Asked if he had a message for the families and children who relied on the government-subsidized meals, Udoibok said, “It’s an unfortunate situation. My client meant well–she still means well, and we hope that the jury will see that all did was try to help folks.”

Udoibok said Bock would not engage with any possible plea negotiations. He predicted that her court case could continue for a year.

“She’s innocent,” Udoibok said.

The indictment accuses Bock of overseeing a “massive scheme to defraud,” committed by the sites that Feeding Our Future sponsored. According to the indictment, individual sites submitted fake rosters of children they had fed using fake names and randomly generated ages. 

Bock and Feeding Our Future submitted these claims for reimbursement, the indictment alleges, despite knowing they were fraudulent.

The alleged fraud was simple at its foundation: Some organizations along the chain allegedly reported serving more meals than they actually served in order to receive more federal money. 

FBI search warrants unsealed in January allege that Feeding Our Future was the center of the scheme. Instead of feeding children, the money was allegedly spent for personal purposes on real estate, luxury cars, and lavish travel. 

The indictment alleges that Bock took a $310,000 payment from Abdulkadir Salah, a co-owner of Safari Restaurant, which was a contractor with Feeding Our Future.  

The search warrants alleged that Bock used some of the $310,000 money on personal purchases at HOM Furniture and an Eagan mall, and spent more than $15,000 at a car dealership. The search warrants also alleged that Bock used the money to write a $70,000 cashier’s check to her ex-husband.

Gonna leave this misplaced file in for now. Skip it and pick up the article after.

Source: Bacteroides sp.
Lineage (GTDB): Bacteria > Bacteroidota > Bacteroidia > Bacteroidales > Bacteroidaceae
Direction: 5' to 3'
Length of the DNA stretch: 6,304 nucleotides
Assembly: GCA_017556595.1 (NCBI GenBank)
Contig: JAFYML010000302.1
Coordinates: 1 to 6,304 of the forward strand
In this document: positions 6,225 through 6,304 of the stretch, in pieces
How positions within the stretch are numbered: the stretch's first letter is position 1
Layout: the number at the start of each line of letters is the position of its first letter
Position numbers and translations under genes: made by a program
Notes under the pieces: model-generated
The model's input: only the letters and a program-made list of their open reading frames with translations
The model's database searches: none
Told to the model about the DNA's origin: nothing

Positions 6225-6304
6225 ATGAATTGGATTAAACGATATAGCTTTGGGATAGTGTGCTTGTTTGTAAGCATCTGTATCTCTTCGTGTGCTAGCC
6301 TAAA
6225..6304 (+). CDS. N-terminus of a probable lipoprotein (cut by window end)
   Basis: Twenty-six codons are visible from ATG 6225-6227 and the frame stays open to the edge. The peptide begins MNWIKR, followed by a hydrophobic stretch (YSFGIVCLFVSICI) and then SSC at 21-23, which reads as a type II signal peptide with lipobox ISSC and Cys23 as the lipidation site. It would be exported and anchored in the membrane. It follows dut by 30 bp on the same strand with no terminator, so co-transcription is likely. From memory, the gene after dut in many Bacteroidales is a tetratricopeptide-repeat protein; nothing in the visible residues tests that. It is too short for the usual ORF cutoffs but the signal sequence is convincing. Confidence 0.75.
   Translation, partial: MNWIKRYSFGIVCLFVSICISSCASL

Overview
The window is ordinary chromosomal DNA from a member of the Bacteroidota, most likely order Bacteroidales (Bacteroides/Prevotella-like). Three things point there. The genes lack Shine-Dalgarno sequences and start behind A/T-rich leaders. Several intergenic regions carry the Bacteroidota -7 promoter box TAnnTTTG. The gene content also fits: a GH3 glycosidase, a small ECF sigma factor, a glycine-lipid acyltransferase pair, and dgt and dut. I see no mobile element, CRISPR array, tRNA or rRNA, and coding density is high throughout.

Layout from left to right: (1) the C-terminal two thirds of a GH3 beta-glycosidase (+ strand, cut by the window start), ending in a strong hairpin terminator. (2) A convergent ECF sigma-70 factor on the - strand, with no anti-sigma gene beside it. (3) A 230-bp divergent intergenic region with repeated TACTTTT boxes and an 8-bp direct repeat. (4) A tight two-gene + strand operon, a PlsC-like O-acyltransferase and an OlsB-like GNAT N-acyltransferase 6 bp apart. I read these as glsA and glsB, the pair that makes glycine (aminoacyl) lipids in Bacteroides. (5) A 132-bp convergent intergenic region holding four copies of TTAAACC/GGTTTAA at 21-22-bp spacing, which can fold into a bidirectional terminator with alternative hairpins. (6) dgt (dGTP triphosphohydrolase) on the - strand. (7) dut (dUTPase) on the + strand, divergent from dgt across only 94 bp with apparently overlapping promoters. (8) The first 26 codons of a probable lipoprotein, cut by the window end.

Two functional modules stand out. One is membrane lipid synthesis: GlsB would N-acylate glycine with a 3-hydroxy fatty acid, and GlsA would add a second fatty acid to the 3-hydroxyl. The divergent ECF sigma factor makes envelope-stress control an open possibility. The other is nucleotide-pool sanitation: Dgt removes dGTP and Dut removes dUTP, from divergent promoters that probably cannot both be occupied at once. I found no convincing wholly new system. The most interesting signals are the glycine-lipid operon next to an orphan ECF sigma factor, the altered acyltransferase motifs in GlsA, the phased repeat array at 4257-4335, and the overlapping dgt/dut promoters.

Bock previously told Sahan Journal that the $310,000 transaction actually involved the purchase of a daycare business that she founded in 2019. But the indictment charges that she actually sold a food site to Cosmopolitan Business Solutions, the parent company of Safari. She created a contract stating the transaction involved selling a childcare center to make it appear legitimate, the indictment alleges.

After purchasing the food site, the indictment continues, Abdulkadir submitted meal count sheets to Feeding Our Future claiming his business was feeding 1,700 children a day. He attached a roster with the names of the children. But the roster, authorities say, was fake.

Chao Xiong and Becky Z. Dernbach contributed reporting.

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Joey Peters

Joey Peters is a reporter for Sahan Journal. His work has appeared in Reuters, Public Radio International, Columbia Journalism Review, KFAI Radio, the Pioneer Press, City Pages, MinnPost and more. He previously...